Marijuana Can Be Used To Treat Painkiller And Heroin Addiction Indirectly
Calls of supporters have been made for medical practitioners to allow marijuana for the treatment of painkiller and heroin addiction. However, marijuana can only treat chronic pain to take away the need to take painkillers and heroin for pain.
There is a growing number of patients that claim that marijuana treatment for addiction helped them drop their dependency to narcotics, according to Herb. The drug can be used to help people kick the habit as doctors from Massachusetts and California are experimenting with the idea, according to Daily Mail.
A study published in the Journal of the American Medical Association found that marijuana could be used to treat chronic pain and ailments. In addition, marijuana cannot affect the part of the brain that controls vital functions unlike opioids.
Recent research has shown that medical marijuana forced a 25 percent drop on opioid painkiller overdoses that have resulted in death. States with legalized medical marijuana also saw an average of 1,700 fewer deaths due to prescription drugs than they would have otherwise. Taking medical marijuana also helped opioids addicts with their addiction by reducing withdrawal symptoms.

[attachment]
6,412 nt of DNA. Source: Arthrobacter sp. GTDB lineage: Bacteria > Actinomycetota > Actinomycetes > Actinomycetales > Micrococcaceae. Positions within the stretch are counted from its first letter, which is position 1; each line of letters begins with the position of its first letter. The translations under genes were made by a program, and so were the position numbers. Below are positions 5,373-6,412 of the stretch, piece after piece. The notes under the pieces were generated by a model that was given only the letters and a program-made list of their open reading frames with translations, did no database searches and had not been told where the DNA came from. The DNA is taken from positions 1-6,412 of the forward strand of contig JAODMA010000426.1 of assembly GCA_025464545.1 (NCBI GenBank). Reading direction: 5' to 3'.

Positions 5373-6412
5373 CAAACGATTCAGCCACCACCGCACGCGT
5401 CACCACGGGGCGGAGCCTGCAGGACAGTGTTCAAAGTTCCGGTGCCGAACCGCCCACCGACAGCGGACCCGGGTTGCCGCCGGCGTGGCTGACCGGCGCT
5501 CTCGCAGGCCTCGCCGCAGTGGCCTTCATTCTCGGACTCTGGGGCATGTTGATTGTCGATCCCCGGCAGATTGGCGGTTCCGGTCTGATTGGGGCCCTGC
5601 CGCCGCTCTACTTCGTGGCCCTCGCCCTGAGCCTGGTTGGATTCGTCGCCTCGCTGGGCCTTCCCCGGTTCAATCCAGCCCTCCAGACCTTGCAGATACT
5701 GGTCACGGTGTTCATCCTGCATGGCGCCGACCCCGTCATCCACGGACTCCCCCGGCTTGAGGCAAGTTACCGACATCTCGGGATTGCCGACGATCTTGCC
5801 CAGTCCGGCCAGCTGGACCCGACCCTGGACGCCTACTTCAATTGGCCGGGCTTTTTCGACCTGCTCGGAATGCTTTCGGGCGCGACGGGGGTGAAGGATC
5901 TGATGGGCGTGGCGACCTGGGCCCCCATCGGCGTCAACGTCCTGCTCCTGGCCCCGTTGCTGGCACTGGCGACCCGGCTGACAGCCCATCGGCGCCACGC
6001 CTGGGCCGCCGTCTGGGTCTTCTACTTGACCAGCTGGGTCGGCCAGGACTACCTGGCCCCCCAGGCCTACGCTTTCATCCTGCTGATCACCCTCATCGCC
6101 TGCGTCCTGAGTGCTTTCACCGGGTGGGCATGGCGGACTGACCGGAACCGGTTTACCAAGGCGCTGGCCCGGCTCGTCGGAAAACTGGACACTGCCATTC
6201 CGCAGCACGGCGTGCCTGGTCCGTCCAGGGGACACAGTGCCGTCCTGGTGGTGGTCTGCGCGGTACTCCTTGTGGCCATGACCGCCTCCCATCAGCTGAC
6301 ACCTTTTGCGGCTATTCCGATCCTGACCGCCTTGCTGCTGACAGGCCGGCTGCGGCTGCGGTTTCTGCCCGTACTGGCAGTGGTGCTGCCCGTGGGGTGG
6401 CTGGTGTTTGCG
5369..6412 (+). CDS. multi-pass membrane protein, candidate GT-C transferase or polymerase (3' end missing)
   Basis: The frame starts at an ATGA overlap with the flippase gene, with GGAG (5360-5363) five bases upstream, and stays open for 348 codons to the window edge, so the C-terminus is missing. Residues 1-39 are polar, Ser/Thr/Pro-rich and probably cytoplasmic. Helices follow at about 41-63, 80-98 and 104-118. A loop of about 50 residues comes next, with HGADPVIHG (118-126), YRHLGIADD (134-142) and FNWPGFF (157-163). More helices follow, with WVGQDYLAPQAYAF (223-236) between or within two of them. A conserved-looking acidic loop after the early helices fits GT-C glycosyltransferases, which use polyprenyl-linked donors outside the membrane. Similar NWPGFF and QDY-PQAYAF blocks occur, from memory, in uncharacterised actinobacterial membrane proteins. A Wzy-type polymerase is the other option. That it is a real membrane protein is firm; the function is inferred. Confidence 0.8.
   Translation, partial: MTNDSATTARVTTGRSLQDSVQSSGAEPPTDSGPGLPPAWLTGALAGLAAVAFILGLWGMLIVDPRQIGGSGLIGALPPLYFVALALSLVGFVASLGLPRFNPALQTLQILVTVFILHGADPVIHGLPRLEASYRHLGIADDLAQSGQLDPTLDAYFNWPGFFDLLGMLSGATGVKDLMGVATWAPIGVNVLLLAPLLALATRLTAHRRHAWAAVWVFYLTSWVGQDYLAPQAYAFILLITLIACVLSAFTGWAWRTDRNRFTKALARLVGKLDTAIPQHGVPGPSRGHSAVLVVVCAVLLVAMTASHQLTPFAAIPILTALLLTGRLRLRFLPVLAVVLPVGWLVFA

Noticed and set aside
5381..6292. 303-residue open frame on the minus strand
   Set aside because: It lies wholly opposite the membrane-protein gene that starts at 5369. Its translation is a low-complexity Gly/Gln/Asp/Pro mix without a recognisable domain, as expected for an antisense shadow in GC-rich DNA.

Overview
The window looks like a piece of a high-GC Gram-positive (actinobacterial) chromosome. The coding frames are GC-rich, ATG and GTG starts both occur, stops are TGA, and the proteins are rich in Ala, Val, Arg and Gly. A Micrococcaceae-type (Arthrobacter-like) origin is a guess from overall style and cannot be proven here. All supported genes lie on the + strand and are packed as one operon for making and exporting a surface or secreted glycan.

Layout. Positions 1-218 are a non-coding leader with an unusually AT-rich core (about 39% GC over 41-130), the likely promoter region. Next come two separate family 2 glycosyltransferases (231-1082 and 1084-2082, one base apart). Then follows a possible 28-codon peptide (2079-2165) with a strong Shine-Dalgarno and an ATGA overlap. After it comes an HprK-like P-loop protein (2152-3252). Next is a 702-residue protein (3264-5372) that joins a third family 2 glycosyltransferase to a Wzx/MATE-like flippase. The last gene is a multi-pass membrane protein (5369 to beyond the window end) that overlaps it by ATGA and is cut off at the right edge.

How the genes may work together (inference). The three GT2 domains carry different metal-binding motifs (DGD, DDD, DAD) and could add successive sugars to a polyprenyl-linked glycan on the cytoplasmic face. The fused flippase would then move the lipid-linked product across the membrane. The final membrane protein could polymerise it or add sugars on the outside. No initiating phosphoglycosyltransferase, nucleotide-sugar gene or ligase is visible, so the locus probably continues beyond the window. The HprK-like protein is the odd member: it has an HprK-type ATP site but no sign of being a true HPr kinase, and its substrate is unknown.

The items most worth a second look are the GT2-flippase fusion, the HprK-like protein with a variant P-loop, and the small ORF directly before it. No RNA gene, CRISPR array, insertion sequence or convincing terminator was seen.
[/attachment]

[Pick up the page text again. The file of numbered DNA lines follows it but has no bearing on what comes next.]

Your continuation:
Similar studies showed that patients who smoked marijuana had less sleep disturbances and anxiety. They were also more likely to remain in treatment for addiction compared to those who did not use marijuana.
However, studies do not say that marijuana treats the addiction to painkillers and heroin directly. Instead, marijuana can help control pain, eliminating the need for patients to take painkillers and heroin.
A supporting study noted that people who suffered from chronic pain reduced their use of opioids after taking medical marijuana. Consequently, the need for patients to rely on prescribed drugs lessened, along with their dependency and addiction to them.
Unfortunately, cannabis advocates go too far by claiming that marijuana can treat opioid addiction, according to Dr. Kevin Hill from Harvard Medical School. It could be wrong to use the findings to push for cannabis as a treatment option, according to co-author of the study that showed medical marijuana can help with painkiller overdoses.
Heroin and opioid overdose-related deaths are showing an increase not just from lower class urban neighborhoods but also from the middle and upper-class communities. The problem with addiction is said to cross all race and social barriers.